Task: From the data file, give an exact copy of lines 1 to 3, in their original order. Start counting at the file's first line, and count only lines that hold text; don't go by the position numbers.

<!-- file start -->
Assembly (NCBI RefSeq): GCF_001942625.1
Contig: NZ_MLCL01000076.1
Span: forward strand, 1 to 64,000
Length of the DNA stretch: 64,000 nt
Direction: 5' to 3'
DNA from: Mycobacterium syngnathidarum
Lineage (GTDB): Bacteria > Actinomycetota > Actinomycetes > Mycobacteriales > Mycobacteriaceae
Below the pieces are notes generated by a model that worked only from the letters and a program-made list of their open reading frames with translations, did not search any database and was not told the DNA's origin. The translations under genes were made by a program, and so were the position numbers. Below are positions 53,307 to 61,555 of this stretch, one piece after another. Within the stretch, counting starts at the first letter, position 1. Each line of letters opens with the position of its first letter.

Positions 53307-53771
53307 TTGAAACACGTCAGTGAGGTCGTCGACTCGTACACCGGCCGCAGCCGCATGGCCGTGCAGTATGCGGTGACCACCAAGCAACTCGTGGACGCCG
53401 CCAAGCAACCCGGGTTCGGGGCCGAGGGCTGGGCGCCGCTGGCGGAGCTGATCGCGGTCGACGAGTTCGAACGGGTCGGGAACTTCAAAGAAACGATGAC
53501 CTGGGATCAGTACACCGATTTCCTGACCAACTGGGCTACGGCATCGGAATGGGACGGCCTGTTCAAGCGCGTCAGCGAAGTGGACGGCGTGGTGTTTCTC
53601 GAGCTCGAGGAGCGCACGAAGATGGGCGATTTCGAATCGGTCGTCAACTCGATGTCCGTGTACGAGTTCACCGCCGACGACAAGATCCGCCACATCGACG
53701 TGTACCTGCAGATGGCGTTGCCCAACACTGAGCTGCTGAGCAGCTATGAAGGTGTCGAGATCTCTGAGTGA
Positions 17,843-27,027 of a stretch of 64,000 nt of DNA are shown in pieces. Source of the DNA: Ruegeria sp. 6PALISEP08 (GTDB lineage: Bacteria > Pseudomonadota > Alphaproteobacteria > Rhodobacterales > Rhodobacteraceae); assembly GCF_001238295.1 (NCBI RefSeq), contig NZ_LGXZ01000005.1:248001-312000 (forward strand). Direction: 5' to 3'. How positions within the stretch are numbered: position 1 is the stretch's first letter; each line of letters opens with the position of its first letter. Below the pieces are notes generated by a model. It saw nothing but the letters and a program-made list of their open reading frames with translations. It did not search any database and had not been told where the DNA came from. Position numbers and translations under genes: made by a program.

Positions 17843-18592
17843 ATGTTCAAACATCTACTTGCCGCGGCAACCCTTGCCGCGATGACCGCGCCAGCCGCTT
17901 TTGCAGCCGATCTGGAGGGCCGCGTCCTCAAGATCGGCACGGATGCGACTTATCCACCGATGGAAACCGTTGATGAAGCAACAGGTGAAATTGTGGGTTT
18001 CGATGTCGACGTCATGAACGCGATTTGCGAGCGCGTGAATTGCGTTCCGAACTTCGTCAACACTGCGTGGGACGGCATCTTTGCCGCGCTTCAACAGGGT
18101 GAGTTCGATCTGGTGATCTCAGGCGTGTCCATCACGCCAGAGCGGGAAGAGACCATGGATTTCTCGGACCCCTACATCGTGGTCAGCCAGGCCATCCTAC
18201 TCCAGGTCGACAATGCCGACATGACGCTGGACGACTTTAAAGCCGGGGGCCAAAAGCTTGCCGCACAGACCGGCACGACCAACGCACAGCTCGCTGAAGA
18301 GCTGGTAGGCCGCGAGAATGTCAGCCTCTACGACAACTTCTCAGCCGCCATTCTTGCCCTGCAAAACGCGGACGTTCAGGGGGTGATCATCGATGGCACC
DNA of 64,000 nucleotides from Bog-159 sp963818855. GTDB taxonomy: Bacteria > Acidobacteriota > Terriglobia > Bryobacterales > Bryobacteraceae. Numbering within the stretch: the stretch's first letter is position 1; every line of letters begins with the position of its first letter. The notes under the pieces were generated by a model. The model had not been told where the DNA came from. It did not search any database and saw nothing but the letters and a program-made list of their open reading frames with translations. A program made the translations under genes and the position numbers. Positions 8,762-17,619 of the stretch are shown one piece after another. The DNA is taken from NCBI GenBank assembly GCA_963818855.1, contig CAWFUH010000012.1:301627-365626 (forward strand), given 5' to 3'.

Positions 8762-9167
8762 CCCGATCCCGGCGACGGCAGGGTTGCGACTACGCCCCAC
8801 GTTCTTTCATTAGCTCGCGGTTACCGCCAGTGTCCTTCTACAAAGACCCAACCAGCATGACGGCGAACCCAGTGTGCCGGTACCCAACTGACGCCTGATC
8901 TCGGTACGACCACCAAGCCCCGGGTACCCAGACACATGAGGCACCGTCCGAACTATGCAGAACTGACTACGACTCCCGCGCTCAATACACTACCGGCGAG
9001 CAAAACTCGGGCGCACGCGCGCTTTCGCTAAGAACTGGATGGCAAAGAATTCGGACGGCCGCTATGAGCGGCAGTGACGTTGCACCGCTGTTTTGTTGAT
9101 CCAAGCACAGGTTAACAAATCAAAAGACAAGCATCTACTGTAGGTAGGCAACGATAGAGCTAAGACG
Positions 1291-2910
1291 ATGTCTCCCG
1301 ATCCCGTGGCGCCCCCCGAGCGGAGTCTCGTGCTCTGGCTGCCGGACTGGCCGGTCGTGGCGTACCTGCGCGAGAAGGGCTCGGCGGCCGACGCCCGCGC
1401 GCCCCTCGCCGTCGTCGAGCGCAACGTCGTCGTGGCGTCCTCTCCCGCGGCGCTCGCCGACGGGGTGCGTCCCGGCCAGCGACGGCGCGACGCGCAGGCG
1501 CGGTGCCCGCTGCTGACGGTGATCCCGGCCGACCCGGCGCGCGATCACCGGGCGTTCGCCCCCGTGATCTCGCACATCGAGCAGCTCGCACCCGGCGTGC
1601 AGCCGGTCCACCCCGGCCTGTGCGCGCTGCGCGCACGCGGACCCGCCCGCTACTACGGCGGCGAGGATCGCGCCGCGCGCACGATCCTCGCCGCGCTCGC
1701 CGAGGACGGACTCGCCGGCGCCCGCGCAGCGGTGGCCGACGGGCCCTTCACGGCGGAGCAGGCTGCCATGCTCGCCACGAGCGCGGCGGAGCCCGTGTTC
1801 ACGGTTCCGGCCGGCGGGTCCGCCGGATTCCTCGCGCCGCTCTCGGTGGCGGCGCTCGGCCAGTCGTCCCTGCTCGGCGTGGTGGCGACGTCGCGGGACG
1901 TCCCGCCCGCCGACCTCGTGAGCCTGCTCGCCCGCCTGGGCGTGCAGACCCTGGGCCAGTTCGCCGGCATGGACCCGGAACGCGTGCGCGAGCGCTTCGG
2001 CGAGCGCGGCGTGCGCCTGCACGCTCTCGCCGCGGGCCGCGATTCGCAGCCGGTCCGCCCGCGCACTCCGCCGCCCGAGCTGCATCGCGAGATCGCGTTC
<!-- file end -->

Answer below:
Assembly (NCBI RefSeq): GCF_001942625.1
Contig: NZ_MLCL01000076.1
Span: forward strand, 1 to 64,000